Keep your identity to yourself
Identity theft is a serious crime that affects people of all ages, in every state, in countries across the world, every day. But you can take steps to keep yourself safe. Start here:
- Down size your wallet’s load. Carry what you really need in your wallet, which should be limited to one or two credit/debit cards only. DON’T carry your Social Security card with you unless you’ll be required to show it for a job interview or some other purpose. Your birth certificate and passport should also stay safely at home under most circumstances.
- Shred any credit card offers, receipts, bank statements and other sensitive documents rather than just throwing them into the trash. You have no control over your trash once it’s taken away from your curb, and thieves DO paw through trash bags hoping to find documents that can help them steal your identity. Don’t make it easy for them! Shredders are very affordable; if you don’t have one, get one.
- Be wary when asked for personal information over the phone. Unless you initiated the call or you have reason to trust the caller, NEVER give out your name, address, social security number or date of birth to anyone calling you claiming to be from your bank or other ‘alleged’ organization. If you feel there might be a compelling reason for the institution to need the information you were asked for, hang up and call the company back.
- If you order checks, arrange to pick them up at your bank or credit union. If your checks land in your mailbox and thieves manage to intercept them, they can have a field day spending your money. Cut them off at the pass by keeping your blank checks out of the mail.
- Examine your bank and credit card statements each month. Look for unfamiliar charges and check into them immediately if you spot any. Also, know when your statements typically arrive each month and, if one is late, follow up on it right away. It may be that an identity thief has intercepted one of your statements and is about to make a run on your identity.
- Keep your Social Security number and date of birth on the down low. DON’T have your bank print your social security number or date of birth on your checks, and evaluate the request any time you’re asked to provide these numbers. Does the requestor REALLY need this information? Many doctor’s offices store patient records by either social security number or date of birth; if you’re asked to provide this information to pull up your records and other people are nearby, write the number down and show it to the person asking for it if you’re in person. If you’re on the phone, lower your voice when you give the numbers.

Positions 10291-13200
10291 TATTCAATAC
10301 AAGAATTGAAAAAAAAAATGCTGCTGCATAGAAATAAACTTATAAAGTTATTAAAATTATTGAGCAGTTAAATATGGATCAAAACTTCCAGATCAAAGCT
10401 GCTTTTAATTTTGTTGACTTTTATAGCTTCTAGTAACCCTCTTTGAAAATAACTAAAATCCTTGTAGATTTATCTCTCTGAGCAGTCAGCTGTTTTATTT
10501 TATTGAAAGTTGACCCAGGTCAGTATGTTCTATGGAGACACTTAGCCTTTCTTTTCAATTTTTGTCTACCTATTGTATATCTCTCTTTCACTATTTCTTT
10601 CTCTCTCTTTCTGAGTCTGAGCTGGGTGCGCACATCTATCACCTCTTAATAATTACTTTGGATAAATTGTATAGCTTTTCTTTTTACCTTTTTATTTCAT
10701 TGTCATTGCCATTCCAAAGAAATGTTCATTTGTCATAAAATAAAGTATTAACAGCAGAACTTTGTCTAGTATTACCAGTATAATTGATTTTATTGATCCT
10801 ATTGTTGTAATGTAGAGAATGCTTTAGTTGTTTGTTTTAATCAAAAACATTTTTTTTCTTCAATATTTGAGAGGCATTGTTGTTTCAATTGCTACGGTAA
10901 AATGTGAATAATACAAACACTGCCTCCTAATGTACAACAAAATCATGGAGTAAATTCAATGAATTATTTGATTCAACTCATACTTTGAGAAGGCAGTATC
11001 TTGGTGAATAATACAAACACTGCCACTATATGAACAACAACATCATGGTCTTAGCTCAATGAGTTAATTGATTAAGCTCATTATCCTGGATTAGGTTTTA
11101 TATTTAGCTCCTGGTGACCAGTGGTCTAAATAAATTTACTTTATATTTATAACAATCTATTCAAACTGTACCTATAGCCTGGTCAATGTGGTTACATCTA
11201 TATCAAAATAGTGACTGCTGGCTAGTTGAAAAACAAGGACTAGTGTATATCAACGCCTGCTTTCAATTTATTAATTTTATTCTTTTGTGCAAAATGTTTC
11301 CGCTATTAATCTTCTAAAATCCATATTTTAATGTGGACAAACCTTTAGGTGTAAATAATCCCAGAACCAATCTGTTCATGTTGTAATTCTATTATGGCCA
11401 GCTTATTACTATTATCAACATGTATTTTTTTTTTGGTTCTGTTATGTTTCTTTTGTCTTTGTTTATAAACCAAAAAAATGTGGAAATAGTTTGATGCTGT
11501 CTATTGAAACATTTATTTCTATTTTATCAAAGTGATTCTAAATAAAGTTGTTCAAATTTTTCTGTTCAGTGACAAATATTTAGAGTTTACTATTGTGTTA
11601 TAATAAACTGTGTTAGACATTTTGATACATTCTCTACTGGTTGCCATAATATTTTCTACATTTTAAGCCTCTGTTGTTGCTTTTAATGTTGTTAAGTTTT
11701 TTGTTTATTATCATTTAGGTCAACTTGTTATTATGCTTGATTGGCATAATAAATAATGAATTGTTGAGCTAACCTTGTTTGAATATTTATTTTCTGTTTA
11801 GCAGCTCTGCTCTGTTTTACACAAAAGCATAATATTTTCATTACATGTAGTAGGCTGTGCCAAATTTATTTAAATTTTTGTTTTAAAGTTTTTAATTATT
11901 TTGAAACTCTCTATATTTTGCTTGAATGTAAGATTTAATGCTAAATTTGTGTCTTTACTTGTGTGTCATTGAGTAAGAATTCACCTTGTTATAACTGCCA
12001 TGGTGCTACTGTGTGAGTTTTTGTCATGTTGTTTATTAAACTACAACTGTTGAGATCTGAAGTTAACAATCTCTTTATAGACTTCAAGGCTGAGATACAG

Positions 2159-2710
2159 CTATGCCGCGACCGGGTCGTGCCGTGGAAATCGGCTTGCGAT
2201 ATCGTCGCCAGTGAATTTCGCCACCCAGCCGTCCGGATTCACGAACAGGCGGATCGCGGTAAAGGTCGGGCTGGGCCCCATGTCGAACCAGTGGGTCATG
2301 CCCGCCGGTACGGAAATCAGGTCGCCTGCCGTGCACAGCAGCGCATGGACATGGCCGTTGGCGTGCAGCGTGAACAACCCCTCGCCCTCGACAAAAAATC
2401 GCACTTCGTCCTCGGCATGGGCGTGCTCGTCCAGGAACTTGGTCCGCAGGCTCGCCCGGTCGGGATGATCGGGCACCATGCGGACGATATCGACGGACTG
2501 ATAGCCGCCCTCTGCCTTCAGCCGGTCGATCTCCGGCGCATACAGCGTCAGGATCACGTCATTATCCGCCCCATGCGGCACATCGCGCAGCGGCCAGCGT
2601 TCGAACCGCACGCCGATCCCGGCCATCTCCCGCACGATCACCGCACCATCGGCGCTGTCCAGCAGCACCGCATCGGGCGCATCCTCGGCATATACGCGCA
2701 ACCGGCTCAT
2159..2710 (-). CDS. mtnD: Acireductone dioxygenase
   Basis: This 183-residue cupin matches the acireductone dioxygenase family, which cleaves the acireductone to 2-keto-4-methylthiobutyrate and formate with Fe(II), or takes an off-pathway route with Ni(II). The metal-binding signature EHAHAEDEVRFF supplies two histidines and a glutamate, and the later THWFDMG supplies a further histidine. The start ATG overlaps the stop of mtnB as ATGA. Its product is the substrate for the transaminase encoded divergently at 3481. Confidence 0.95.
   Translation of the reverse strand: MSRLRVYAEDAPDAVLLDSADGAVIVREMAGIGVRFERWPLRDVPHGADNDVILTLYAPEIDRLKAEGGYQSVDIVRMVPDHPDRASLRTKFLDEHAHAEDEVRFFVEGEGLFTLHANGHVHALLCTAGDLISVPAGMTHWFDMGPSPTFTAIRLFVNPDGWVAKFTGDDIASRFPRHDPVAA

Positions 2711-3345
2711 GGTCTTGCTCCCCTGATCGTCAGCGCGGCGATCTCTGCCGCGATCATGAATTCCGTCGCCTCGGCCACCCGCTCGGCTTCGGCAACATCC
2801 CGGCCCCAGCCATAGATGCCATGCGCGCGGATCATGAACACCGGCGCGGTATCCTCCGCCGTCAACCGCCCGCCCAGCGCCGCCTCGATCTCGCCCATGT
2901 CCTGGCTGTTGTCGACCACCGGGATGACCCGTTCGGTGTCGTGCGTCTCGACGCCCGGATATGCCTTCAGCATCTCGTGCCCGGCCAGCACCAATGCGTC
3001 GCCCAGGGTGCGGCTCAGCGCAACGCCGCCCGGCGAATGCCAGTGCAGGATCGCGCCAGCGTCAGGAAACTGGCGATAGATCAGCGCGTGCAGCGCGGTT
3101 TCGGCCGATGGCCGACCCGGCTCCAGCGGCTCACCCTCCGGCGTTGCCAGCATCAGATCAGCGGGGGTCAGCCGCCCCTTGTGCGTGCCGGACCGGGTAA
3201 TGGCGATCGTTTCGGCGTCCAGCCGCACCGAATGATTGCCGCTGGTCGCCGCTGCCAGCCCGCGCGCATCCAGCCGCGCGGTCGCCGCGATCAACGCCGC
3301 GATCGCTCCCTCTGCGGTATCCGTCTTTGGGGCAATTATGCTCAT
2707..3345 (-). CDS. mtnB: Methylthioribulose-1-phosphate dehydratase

- Just in case… Create a document containing your credit card numbers and expiration dates as well as bank account numbers, and contact information for your bank and credit card companies. Store the information in a safe place at home, and consider leaving it with a trusted relative. That way, if your wallet is lost or stolen, you can quickly contact authorities to keep your money safe.
- Be wary at the ATM. Be aware of who’s around you when you’re using an ATM. A thief may attempt to take a photo of the numbers on your ATM card from behind you. When entering your password/PIN, shield your fingers with your other hand or with your body. Don’t worry about seeming paranoid; hopefully anyone seeing you do it will think you’re being appropriately cautious. They may even take your lead and start shielding too!
- Be clever when creating passwords or PINs. Identity thieves can use computer programs to try to discover your password or PIN. Make this harder for them by creating unique passwords or PINs that contain a mix of letters, numbers and non-alpha characters. Also, memorize all of your pins; never write them down and carry them around with you.
GEICO offers identity theft protection at very affordable rates – just $6.99 a month for an individual plan or $7.99 a month for couples. Click here to enroll today!
The above descriptions are meant as general information, do not refer to any specific terms and conditions and do not modify any terms and conditions of the GEICO Identity Theft Protection Program. We encourage you to speak to a representative and to read your plan to fully understand your benefits. The GEICO Identity Theft Protection Program is provided by Europ Assistance USA ("EA-USA").
The GEICO Identity Theft Protection Program, as provided by EA-USA, is not an insurance policy and does not provide any insurance benefits to Covered Members. When you click on the "Click here to enroll today" link, you will be taken to a site owned by EA-USA, not GEICO.